Last Sunday, Becker included in his post what appears to be an economist based claim that includes a formula for calculating the value of a year of life: “Presumably, frail elderly people tend to receive less utility from a year of their current life since their lack of health prevents them from greatly enjoying their leisure time and consumption of different goods. However, the utility cost of any time and money they might spend on prolonging their lives is also lower for them. The fundamental measure of the value of a life year is the ratio of the utility gained to this marginal utility spent on prolonging life. This ratio could even be higher for the old and frail than for healthy younger persons.”

We are becoming increasingly Spartan by the moment, for the reductio ad absurdum of Becker’s argument would have us carrying individuals of any age whose disabilities or frailties preclude utility or whose cost to live outweighs their ability to “enjoy their leisure time and consumption of different goods” out to the rocks to die, as did the Spartans.

“Welcome to the 23rd Century: The Perfect World of Total Pleasure,” heads the poster for the sci-fi film “Logan’s Run,” which depicts a dome-covered society that eliminates growing old problems by zapping all citizens when they turn the age of 30. The police, called Sandmen, hunt down and kill those who would run from their forced to die moment. Yet there’s a myth, an old story, of life beyond the dome, where people are allowed to grow old. The place where people are allowed to grow old is called Sanctuary.

But there appears to be no Sanctuary for our elderly these days, at least not provided for by Medicare, for there’s simply not enough money to go around, the Becker-Posner argument seems to go, and we should spend what money there is to go around on those able to enjoy life and consume goods. Perhaps enjoying life, in the worldview of the economist, is consuming goods. In any case, the argument has been boiled down to an either-or moment: either we let old people grow old and die sooner than they would with life prolonging health care (including the R&D necessary to develop that care), or we go broke.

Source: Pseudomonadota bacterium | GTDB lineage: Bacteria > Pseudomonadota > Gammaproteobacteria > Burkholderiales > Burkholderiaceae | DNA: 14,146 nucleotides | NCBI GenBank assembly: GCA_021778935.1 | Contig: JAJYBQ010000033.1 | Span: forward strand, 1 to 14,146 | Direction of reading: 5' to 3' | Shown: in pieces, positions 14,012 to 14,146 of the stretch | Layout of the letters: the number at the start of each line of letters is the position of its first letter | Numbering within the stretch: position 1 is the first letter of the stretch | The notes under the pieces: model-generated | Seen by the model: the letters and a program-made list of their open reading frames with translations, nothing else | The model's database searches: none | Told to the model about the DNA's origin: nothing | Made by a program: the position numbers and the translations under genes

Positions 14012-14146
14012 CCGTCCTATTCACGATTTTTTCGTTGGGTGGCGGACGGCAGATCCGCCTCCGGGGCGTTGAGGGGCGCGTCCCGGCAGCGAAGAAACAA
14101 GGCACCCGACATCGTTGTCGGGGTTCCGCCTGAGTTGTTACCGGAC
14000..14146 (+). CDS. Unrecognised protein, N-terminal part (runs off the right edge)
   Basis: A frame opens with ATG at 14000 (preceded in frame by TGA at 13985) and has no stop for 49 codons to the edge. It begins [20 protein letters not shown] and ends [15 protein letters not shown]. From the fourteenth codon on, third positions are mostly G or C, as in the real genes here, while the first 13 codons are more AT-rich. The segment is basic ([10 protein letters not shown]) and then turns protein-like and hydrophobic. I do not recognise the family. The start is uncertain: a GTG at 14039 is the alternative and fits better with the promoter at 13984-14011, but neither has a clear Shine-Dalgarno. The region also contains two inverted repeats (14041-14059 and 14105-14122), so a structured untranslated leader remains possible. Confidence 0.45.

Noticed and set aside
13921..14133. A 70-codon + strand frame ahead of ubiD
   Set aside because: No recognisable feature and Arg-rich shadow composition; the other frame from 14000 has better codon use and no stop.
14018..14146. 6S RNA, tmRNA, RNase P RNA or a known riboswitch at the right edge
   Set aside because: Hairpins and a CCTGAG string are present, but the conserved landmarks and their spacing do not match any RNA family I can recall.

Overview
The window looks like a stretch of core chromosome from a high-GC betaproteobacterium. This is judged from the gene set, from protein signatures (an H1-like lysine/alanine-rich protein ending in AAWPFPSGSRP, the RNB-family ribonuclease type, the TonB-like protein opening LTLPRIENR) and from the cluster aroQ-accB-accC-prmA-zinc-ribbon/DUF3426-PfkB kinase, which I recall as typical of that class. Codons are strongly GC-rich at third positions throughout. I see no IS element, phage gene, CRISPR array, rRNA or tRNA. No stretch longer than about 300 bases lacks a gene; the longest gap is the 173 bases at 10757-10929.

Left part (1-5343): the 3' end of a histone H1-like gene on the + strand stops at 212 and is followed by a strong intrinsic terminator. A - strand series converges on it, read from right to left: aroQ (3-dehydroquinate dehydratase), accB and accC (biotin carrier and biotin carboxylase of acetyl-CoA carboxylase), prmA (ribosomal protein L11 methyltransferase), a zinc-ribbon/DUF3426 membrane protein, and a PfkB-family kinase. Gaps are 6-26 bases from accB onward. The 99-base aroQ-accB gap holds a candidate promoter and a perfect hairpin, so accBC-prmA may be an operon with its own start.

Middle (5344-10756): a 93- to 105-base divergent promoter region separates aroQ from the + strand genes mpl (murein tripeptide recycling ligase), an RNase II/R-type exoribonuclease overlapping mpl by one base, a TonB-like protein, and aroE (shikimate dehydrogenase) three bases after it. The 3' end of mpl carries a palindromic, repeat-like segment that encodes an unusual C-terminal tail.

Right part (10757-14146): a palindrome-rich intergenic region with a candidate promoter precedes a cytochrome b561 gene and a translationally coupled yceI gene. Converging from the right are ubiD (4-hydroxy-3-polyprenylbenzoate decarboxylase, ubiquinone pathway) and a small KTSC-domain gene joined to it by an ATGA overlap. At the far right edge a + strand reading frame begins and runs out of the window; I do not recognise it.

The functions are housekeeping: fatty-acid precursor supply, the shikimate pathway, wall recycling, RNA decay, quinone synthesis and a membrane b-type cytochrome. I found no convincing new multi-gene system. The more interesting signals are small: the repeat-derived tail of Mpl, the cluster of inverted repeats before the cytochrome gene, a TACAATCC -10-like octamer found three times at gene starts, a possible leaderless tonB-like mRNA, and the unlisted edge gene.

But there are other solutions. Yet there is another problem with Becker’s formula: the value of an old person’s life is not necessarily limited to what that person can enjoy or consume; the lives of the elderly may have intrinsic value to others. But not, apparently, to young doctors, for Gawande points out the current dearth of young doctors going into gerontology. There’s a shortage, and there’s no short-term remedy to what will be an ongoing need for specialists to treat the elderly. Gawande’s solution is for every health care practitioner to be versed in basic elderly care issues.

But to be fair to Becker and Posner this week, they do focus on quality of life versus quantity of life and the avoidable invasions of quality by a system not guided by health care concerns but by health care insurance. And Atul Gawande does also question quality versus quantity. What separates Gawande’s argument from Becker-Posner’s is his value of human life expressed in human versus econometric terms. It’s one thing to force someone to die at the age of 30; but is it something else again to force, or even to encourage, that same person to live beyond what most of us, including our ancestors, would recognize as living? Ah, Bartleby! Ah, Doctor!

Related: An Object Lesson in Health and Happiness

Plato, Pablo, and the Poetics of Health Care

Plato considered poets dangerous and banned them from his Republic, and Il Postino (1994) illustrates his point, yet also shows that we are all poets, all who use language – to love and berate, to tackle and persuade, to testify and exhort. The movie, from the book Burning Patience, by Antonio Skarmeta, a fiction set on an island of Pablo Neruda’s temporary exile, is about the democracy of language, how metaphor permeates our lives, and the consequences inherent in desiring more than our own voices can bear, even through poetry. 

Is contemporary poetry outside the margins of popular US culture? Maybe, but the creation of metaphor is still the heart of language and language the heart of culture. In the film, this is ironically dramatized by Aunt Rosa. During her hilarious visit to Pablo to complain of his contributing to the poetic delinquency of Beatrice, she lets loose with an invective that ably employs a fishnet of metaphors to describe Pablo’s bad influence on Mario and Mario’s hypnotizing effect on her niece. The blame falls on the poet for stirring the emotions of the tainted republic of the island. 

Poetry sleeps around, moving through Plato’s five regimes. Democracy gives way to tyranny; Plato should have banned lobbyists – then maybe the Republic, though awash in a bath of poetry, might at least have a decent health care system, not to mention an adequate water supply.

Crain, Denby, Dylan and the Avatar of Health Care